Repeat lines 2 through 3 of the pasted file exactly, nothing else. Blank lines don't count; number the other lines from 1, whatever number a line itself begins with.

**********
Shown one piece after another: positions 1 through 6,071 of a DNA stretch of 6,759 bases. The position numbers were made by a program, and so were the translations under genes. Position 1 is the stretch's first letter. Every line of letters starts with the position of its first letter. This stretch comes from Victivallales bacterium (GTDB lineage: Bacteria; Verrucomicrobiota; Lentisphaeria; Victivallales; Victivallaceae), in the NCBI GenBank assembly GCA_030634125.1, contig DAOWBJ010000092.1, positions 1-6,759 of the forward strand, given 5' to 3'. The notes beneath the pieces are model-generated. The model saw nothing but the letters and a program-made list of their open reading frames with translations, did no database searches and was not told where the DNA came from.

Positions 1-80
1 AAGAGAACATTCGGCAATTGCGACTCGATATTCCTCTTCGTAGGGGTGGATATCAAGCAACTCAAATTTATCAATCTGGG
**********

Positions 1-80
1 AAGAGAACATTCGGCAATTGCGACTCGATATTCCTCTTCGTAGGGGTGGATATCAAGCAACTCAAATTTATCAATCTGGG